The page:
The Pentagon stumped and unsure about how to address white nationalism and other forms of extremism in its ranks, announced plans for military-wide stand-downs that will pause regular activity at some point in the next 60 days to tackle the issue.
The decision to hold a stand-down was made by Lloyd Austin, who made history by becoming the first Black secretary of Defense after a long career rising in the Army’s ranks. In his confirmation hearing, Austin underscored the need to rid the military of “racists and extremists.”
Austin ordered the stand-down after a meeting with the U.S. military branch leaders, who are under pressure to show progress in combating extremism after current and former military servicemembers were found to have participated in the siege of the U.S. Capitol on January 6, 2021.
Pentagon Press Secretary John F. Kirby was quick to say that “the vast majority of men and women who serve in uniform and the military are doing so with honor, integrity, and character, and do not espouse the sorts of beliefs that lead to the kind of conduct that can be so detrimental to good order and discipline and in fact is criminal.”
There is a DOD Instruction aimed at this very problem — DODI 1325.06: “Handling Dissident and Protest Activities Among Members of the Armed Forces.”
Kirby said that the DOD Instruction expressly prohibits military personnel from actively advocating for and participating in supremacist, extremist, or criminal gang doctrine, ideology, or causes.
There are three specific requirements for the stand-down which must be addressed:
- Discuss the importance of the Oath of Office and the responsibilities soldiers assume upon taking it
- Personnel understands permissible and forbidden behaviors and speech in the contact of their rights, responsibilities, and limitations in accordance with the Uniform Code of Military Justice, the Hatch Act, and other laws and policies applicable to soldiers and Army Civilians
- All personnel are able to recognize and report indicators of extremism
This must be completed by March 30, 2021.
For enlisted personnel, the oath reads, “I, (name), do solemnly swear (or affirm) that I will support and defend the Constitution of the United States against all enemies, foreign or domestic; that I will bear true faith and allegiance to the same; that I take this obligation freely, without any mental reservation or purpose of evasion; and that I will well and faithfully discharge the duties of the office on which I am about to enter. So help me, God.”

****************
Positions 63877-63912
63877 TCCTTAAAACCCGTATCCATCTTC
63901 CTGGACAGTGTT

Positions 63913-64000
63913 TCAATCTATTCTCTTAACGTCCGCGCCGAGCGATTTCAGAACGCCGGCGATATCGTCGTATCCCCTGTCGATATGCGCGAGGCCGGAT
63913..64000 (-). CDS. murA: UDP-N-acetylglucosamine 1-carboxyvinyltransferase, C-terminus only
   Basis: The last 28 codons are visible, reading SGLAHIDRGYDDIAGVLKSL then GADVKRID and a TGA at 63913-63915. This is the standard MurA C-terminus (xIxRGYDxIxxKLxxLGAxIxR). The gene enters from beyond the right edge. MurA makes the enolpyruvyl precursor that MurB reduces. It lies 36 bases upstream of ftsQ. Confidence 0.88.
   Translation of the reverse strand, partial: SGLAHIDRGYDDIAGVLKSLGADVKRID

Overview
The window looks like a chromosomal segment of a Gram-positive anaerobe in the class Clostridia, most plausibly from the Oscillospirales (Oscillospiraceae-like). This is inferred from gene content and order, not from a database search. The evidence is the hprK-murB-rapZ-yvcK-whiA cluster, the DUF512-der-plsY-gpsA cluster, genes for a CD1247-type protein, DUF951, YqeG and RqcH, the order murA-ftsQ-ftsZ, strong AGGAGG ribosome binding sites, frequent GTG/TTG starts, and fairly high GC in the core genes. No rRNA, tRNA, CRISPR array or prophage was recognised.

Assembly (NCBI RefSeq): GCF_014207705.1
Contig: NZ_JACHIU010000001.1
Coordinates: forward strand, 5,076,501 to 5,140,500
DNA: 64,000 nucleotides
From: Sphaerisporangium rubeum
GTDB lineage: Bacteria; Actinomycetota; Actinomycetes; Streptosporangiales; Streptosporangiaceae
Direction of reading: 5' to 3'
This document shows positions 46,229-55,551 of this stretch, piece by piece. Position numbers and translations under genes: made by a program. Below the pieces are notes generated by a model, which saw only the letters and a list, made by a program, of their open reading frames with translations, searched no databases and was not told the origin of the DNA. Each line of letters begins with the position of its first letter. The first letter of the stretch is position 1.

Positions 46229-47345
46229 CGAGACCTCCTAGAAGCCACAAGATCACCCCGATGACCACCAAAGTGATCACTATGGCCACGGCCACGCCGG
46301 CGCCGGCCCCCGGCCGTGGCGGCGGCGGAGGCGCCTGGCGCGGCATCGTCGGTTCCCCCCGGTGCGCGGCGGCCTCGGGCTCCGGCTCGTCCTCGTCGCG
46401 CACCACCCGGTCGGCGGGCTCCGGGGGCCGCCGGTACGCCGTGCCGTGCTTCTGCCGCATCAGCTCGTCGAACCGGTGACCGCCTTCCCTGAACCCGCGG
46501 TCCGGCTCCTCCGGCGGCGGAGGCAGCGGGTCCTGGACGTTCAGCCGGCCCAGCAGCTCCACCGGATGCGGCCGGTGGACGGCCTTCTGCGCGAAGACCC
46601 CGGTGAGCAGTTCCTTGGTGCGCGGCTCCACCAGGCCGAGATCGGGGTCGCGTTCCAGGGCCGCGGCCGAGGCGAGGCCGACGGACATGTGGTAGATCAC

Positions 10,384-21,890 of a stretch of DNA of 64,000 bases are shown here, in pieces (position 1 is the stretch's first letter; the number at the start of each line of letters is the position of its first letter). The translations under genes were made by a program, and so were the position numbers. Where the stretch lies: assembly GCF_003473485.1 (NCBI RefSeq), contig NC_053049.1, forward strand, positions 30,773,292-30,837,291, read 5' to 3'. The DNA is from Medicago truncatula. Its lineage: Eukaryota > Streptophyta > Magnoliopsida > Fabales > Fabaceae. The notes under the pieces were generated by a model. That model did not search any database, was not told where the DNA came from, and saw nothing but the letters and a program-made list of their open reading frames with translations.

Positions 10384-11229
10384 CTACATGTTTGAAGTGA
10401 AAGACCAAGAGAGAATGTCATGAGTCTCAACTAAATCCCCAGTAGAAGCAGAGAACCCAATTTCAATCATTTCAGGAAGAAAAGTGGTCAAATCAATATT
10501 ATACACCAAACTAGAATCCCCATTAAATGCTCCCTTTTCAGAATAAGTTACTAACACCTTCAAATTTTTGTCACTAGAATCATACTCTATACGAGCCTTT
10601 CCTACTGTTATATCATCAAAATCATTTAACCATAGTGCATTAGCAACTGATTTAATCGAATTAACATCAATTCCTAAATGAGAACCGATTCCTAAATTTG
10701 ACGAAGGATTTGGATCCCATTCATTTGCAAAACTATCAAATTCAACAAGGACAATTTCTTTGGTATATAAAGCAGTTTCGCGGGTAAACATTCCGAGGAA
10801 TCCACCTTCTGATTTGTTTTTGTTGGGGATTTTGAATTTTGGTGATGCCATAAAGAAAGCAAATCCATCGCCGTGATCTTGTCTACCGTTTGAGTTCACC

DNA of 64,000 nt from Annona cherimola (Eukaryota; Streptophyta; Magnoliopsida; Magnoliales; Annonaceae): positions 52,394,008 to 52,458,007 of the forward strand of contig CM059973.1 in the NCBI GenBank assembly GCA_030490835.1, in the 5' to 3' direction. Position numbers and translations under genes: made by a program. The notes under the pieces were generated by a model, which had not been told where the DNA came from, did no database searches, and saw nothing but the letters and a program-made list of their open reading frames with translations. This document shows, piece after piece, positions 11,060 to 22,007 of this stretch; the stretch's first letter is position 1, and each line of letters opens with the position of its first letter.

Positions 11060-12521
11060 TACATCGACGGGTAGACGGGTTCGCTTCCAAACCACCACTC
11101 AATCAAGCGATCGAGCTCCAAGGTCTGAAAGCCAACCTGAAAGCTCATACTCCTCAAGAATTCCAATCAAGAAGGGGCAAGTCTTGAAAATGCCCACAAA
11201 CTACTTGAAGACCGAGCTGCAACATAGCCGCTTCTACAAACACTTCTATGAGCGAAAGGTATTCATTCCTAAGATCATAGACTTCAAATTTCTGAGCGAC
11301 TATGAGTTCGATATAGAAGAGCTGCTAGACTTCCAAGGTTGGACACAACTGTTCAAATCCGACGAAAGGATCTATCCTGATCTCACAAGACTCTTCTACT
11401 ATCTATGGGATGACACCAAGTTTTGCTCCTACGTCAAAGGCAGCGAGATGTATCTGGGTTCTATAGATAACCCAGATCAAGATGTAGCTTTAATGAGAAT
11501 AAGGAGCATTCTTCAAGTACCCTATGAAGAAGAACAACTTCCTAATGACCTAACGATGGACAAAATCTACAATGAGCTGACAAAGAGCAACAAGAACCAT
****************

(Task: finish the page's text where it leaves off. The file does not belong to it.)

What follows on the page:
Seems easy enough.
The Hatch Act, a federal law passed in 1939, limits certain political activities of federal employees and some state, DC, and local government employees who work in connection with federally funded programs. The law’s purpose is to ensure that federal programs are administered in a nonpartisan fashion, protect federal employees from political coercion in the workplace, and ensure that federal employees are advanced based on merit and not on political affiliation.
Again, we should all know this by now.
Concerning recognizing and reporting extremism indicators, the Department of Homeland Security (DHS) has put out that an indicator is a behavior that suggests an individual has likely already radicalized to violent extremism and may require more timely intervention (e.g., from law enforcement).
For example, an individual may have a criminal history, be socially isolated, or distant from one’s family (three identified risk factors for engaging in violent extremism), and never adopt a violent extremist ideology.
On the other hand, if an individual verbalizes their intent to harm others to family, friends, or on social media (an identified indicator of violent extremism), that person is likely in need of immediate intervention.
So that’s it. Doesn’t seem too difficult. And hopefully, this will empower those who see something to say something.
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